Suffering is a part of life. Or is it?
There is a common saying that "pain is inevitable, but suffering is optional". We are constantly faced with challenges and struggles that may bring us pain, but this does not mean that we have to keep suffering from the pain.
Suffering can range from traumatic experiences, extreme or chronic stress, to depressive moods, anxiety and other unpleasant emotions. As long as there is unrest, unease, dissatisfaction or turbulence within ourselves, we can be fairly certain that suffering exists. And we usually have no issues identifying the existence of suffering. In mindfulness practice, we are working towards minimizing this suffering by gaining a deeper understanding of why suffering exists.
Suffering happens when we are unsatisfied with our circumstances and feel compelled to change them, despite things being out of our control. When we meet with an unpleasant situation we don't like, we develop an aversion or rejection towards the experience. Thoughts develop: No, it shouldn't be this way, this can't be happening to me; emotions like anger, resentment, disappointment, shame, and guilt arise. We begin to cling on to our thoughts and feelings; we ruminate and obsess, replaying and looping little scenes in our head. Likewise, when we encounter a pleasant situation, we are likely to develop an attachment towards what we like. We want it to happen to us all the time, and then we become afraid that it won't, or feel disappointed when it doesn't. We are afraid to let go, and when things do not happen according to our wishes, we refuse to accept reality.
The concept of the second arrow is important for us to further understand our suffering. We are often involuntarily struck by a first arrow, causing some pain to us. But on top of feeling this pain from the first arrow, we have the tendency to automatically shoot a second arrow at ourselves, at that exact same spot, thus causing a much bigger and often unnecessary pain. We cannot stop the first arrow from being shot at us, but the second arrow is optional. That second arrow is suffering.
Take for example, a loved one has forgotten to wish you on your birthday because they have recently been exceptionally busy. Naturally you feel disappointed, but because your habitual mind starts shooting the second arrow, you begin to think: I always remember his/her birthday, why doesn't h/she remember mine? S/he is losing interest; s/he doesn't love me anymore.
Or perhaps your supervisor criticises the recent proposal you had drafted. Immediately, you feel an unpleasant sensation somewhere in your body, and a thought arises in your mind: My report is not good enough. And then you react to that thought with a follow-up of a string of thoughts: That must mean I'm not good enough. Can I really handle this job? I'm such a failure. Why can't I do anything right? Feelings of embarrassment, fear and anxiety may tag along with those thoughts, and the next thing you know, you are suffering.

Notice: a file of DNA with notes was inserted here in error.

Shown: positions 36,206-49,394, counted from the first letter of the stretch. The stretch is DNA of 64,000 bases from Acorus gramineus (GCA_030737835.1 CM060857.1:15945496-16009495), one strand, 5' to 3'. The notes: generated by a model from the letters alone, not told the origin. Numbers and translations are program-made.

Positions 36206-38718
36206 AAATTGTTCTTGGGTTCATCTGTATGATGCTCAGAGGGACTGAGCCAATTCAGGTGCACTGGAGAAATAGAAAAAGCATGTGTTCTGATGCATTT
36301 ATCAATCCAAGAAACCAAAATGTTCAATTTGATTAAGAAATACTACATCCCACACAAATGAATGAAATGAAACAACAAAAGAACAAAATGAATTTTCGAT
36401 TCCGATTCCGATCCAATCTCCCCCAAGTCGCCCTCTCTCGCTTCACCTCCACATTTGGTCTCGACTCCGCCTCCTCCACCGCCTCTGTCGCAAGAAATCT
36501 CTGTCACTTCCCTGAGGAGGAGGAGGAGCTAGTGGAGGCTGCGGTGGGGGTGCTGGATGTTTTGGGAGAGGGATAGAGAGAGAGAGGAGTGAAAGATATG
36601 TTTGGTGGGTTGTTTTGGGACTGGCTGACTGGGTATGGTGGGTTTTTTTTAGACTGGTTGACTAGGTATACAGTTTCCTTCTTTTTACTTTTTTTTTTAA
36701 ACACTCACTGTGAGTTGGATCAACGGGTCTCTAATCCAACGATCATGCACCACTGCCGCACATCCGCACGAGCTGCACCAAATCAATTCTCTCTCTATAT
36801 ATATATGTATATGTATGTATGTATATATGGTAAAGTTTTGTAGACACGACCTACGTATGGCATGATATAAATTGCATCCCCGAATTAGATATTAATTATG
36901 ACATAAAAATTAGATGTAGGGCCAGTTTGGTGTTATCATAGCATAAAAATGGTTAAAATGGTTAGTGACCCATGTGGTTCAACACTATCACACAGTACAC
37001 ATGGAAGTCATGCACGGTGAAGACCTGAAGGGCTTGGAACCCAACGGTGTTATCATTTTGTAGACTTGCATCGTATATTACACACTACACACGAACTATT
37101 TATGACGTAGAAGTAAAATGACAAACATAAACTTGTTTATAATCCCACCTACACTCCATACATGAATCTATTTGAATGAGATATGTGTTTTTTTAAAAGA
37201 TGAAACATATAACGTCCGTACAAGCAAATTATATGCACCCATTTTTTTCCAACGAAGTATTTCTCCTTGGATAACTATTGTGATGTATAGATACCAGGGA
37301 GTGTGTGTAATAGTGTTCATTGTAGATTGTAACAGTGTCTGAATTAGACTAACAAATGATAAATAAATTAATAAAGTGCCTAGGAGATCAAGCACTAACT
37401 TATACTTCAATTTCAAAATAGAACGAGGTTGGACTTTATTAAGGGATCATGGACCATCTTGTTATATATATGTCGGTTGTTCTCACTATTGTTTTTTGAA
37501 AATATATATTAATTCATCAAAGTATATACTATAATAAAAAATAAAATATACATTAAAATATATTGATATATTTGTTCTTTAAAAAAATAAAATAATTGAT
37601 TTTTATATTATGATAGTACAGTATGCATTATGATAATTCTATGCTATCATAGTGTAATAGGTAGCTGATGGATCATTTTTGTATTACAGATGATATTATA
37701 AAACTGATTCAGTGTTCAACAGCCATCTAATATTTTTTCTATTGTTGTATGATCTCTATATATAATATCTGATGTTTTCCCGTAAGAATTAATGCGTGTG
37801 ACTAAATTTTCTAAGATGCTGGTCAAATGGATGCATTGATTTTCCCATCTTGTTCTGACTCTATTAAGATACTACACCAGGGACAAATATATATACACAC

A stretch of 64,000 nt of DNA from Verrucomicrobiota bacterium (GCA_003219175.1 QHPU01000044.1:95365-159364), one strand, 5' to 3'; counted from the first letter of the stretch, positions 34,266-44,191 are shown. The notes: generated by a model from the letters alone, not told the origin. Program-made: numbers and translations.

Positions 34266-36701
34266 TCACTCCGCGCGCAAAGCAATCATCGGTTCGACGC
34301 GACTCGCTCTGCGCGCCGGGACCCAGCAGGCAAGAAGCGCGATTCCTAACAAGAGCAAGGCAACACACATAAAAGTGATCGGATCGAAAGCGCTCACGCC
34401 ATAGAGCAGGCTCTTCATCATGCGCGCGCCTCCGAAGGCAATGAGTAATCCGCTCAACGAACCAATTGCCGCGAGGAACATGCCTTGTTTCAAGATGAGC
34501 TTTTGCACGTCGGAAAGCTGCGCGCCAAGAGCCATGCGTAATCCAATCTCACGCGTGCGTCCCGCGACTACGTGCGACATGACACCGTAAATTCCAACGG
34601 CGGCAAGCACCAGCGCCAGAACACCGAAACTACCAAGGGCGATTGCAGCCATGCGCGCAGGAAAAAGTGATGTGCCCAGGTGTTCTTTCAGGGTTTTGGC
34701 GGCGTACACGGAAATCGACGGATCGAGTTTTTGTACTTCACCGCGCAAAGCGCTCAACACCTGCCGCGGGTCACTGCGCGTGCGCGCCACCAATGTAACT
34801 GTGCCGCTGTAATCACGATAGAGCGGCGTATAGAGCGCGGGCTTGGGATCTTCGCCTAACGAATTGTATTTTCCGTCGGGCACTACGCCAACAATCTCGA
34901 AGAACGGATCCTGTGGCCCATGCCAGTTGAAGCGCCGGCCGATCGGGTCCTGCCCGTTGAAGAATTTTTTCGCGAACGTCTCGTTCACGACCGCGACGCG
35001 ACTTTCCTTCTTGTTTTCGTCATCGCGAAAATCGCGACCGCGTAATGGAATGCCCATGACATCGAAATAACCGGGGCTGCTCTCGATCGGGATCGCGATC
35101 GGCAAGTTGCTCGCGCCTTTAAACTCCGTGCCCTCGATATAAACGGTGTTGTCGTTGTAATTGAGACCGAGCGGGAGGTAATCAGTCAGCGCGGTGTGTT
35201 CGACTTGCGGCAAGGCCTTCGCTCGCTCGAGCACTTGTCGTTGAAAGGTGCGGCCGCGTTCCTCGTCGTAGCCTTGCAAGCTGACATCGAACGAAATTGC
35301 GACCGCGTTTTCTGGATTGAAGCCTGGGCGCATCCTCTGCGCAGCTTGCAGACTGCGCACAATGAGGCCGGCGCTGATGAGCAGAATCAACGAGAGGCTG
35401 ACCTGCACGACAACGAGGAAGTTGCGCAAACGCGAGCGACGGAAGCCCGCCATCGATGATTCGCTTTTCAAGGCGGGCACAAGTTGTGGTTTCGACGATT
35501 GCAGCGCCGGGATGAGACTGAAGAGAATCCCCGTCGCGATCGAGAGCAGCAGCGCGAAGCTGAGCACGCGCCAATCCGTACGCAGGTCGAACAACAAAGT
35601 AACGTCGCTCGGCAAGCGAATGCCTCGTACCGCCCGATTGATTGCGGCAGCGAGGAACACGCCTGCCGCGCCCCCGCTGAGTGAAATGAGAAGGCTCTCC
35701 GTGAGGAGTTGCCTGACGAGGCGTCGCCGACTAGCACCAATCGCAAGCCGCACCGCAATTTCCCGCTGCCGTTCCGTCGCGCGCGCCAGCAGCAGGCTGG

Mindfulness trains our mind to recognize both the first arrow and the second arrow we shoot at ourselves. This recognition allows us to create space around our thoughts and feelings; instead of reacting to them with the second arrow, we can choose to respond in a different way. With mindfulness practice, we learn that our thoughts and feelings are not us, and we do not need to identify with them. We learn to notice when we are telling ourselves stories and falling for those narratives. We learn to watch our thoughts and emptions come and go in the mind, and we cultivate a gentle, non-judgmental awareness towards the habitual nature of our mind. We learn to stop resisting and start accepting things the way they are. We learn to be okay with whatever that arises in our experience.
But this does not mean that we give up hope, live indifferently or withdraw from improving our life. In fact, the awareness of our suffering and waking up to it, is by itself an improvement to our life. Instead of reacting impulsively, we are interrupting our negative habitual patterns to respond in a better way. Instead of feeling constantly uneasy, unsatisfied, unhappy with life, we are cultivating more calmness and making peace with ourselves.
Learn how to wake up to suffering with the 8-week Mindfulness-Based Stress Reduction (MBSR) Program we offer.
About The Author
MiMo founder Erin Lee is a Mindfulness Coach and MBSR Teacher at Mindful Moments, and advocate of mindfulness as the way of life. She conducts the classic 8-Week MBSR Program, as well as the 8-Week MBSR Workplace Program.
Are you a mindfulness practitioner and have meaningful experiences or thoughts about mindfulness that you'd like to share? You can contribute an article on the MiMo blog! Please contact Erin to find out more.